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Chile’s Collahuasi finds new life in tired copper deposit

An open pit copper mine.

Vlad Turchenko/Getty Images/iStockphoto

World No. 3 copper mine Collahuasi said on Wednesday its mineral resources grew by 19 per cent to 9 billion tonnes last year compared with 2011 levels, due in part to new drilling campaigns and improvements in mining design.

Average ore grades are 0.81-per-cent copper, Collahuasi said, an enviable level as grades slip in many of leading copper producer Chile's ancient, tired deposits.

"The notable increase in our base of mineral resources gives a clear indication of the significant future potential of an expansion at Collahuasi," new chief executive officer Jorge Gomez said in a statement.

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"We continue work to offer greater stabilization in our processes via operational improvements with the aim of favouring the capitalization of this world-class asset."

Collahuasi is seeking to turn the corner after a tough 2012. The deposit produced around 282,100 tonnes of red metal last year, tumbling roughly 37.8 per cent from 2011 levels, according to state copper commission Cochilco.

It hopes to produce more than it did in 2012, Mr. Gomez told Reuters late last month.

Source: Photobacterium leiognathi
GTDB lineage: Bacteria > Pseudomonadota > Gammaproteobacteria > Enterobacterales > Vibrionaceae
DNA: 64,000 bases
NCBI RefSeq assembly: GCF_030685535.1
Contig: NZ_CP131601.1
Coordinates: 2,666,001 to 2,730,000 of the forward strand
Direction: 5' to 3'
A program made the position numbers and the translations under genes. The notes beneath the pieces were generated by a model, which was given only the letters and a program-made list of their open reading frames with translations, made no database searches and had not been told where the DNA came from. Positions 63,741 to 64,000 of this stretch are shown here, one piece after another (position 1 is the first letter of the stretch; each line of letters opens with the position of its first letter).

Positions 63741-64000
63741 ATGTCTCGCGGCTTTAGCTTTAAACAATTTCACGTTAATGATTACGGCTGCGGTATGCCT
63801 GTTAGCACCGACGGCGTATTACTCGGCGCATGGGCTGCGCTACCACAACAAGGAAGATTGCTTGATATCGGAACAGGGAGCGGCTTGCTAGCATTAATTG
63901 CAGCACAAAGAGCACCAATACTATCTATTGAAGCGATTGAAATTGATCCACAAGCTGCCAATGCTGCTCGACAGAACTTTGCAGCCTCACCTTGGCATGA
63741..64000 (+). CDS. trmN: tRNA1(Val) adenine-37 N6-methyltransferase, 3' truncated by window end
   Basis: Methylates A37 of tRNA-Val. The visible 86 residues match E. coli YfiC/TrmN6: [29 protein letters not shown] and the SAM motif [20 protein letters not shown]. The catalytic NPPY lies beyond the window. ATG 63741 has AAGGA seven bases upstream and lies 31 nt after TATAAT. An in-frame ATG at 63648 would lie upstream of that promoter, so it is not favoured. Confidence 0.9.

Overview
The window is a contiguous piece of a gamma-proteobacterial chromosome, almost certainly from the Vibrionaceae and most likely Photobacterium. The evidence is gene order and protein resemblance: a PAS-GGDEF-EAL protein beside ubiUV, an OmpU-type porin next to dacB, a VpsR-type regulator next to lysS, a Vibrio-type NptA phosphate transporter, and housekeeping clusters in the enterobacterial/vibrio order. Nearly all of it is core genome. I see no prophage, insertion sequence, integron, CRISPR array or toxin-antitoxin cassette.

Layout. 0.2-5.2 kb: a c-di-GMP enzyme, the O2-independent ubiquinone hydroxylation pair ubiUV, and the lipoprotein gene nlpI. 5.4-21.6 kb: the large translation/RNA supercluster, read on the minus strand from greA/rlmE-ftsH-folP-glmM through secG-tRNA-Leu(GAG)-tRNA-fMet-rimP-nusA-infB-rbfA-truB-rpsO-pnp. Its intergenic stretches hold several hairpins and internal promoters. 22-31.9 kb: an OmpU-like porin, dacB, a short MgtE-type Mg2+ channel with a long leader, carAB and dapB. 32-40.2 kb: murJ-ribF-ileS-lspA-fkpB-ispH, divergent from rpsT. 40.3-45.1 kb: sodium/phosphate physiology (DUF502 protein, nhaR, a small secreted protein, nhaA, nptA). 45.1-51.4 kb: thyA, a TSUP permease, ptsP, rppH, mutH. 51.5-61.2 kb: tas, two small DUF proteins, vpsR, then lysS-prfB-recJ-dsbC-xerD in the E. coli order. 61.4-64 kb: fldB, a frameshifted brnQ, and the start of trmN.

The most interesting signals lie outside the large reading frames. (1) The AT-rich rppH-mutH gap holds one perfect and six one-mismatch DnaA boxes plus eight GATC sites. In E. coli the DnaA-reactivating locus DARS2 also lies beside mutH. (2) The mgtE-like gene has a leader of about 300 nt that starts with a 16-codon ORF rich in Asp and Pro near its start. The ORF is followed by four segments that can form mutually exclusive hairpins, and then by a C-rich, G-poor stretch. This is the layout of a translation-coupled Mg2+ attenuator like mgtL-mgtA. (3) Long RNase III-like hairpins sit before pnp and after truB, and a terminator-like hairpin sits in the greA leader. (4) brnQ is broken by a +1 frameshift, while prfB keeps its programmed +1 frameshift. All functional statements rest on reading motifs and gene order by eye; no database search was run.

Global miners Anglo American PLC and Xstrata PLC each own 44 per cent of the mine. The remaining 12 per cent is owned by a consortium of Japanese companies led by Mitsui & Co.

Collahuasi is mulling expansion plans that seek to double annual production.

But Xstrata's head of copper, Charlie Sartain, said last year no progress on ambitious expansion plans would be considered for the operation until the current turnaround was complete.

The mine was hit last year by a combination of work stoppages, heavy rains and fatal accidents, prompting Anglo, Xstrata and Mitsui to step in.

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Collahuasi said in October it had appointed Mr. Gomez, then state copper producer Codelco of Chile's vice-president for central-south operations, as its new CEO.

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